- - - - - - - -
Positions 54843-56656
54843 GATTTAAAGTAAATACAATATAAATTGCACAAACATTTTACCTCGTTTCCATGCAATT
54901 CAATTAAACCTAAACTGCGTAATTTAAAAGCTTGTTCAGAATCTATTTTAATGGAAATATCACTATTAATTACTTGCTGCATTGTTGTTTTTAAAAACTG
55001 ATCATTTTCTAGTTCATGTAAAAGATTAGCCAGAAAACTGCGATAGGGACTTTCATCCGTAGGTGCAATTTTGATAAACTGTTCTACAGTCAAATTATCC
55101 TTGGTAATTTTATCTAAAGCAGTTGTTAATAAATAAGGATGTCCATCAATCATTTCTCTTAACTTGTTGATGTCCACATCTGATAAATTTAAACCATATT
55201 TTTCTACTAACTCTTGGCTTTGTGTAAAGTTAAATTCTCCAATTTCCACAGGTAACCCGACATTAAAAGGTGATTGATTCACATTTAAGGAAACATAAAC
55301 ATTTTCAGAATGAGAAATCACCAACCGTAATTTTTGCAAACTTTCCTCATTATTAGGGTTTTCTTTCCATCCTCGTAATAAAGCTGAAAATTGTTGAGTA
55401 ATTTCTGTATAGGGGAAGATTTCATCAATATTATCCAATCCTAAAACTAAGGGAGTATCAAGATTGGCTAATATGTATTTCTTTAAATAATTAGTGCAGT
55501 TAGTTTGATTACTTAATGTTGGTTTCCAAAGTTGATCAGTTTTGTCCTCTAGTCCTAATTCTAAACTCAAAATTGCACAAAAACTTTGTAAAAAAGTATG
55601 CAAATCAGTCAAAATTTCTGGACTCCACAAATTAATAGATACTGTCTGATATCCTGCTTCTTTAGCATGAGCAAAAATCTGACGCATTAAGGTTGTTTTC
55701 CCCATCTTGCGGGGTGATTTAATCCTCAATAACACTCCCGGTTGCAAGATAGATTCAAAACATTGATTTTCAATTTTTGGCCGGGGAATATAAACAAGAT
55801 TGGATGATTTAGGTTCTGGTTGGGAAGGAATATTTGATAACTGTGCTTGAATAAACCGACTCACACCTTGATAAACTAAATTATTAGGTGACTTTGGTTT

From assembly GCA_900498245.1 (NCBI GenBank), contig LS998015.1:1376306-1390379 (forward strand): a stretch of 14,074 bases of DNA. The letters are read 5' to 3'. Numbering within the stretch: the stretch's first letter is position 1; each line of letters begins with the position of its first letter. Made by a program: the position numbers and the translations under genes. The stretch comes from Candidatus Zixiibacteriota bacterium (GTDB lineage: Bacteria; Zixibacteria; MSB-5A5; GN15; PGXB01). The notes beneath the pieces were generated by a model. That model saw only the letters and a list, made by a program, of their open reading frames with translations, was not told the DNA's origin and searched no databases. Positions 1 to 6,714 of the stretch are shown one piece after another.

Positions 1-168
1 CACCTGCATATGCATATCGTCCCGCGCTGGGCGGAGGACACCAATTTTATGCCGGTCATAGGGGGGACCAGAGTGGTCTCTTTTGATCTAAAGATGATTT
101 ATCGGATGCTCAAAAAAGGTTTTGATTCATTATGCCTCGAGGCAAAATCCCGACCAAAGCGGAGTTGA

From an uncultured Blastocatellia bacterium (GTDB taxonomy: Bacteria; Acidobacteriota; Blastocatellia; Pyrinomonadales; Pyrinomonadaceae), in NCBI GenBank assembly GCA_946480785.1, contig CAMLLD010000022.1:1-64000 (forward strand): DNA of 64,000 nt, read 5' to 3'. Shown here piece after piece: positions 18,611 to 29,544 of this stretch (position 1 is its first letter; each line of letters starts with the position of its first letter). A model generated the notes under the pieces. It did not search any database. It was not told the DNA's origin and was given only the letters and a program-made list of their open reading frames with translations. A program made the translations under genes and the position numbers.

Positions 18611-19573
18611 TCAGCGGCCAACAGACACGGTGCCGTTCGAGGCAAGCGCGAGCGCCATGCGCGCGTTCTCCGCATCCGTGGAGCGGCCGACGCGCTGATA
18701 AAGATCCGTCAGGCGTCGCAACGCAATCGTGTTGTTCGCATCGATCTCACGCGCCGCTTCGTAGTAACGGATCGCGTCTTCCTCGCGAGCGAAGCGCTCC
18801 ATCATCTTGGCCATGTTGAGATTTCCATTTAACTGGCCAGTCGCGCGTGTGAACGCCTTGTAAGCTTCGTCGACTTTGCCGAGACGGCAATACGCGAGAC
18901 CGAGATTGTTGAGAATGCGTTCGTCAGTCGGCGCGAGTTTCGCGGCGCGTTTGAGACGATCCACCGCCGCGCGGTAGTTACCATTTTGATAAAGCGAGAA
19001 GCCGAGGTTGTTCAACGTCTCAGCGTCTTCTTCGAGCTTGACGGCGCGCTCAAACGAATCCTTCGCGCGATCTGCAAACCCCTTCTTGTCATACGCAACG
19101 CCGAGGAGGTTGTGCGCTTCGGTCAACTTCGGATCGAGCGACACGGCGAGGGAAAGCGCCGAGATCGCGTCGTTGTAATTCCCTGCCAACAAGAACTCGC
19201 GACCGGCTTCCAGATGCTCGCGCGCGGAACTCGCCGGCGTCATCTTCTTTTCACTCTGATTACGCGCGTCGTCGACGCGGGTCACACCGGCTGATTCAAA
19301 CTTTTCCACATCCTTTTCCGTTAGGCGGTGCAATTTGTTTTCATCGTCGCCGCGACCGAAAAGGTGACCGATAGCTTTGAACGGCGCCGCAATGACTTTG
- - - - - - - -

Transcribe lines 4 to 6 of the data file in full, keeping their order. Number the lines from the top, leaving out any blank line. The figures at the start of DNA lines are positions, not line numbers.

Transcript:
55001 ATCATTTTCTAGTTCATGTAAAAGATTAGCCAGAAAACTGCGATAGGGACTTTCATCCGTAGGTGCAATTTTGATAAACTGTTCTACAGTCAAATTATCC
55101 TTGGTAATTTTATCTAAAGCAGTTGTTAATAAATAAGGATGTCCATCAATCATTTCTCTTAACTTGTTGATGTCCACATCTGATAAATTTAAACCATATT
55201 TTTCTACTAACTCTTGGCTTTGTGTAAAGTTAAATTCTCCAATTTCCACAGGTAACCCGACATTAAAAGGTGATTGATTCACATTTAAGGAAACATAAAC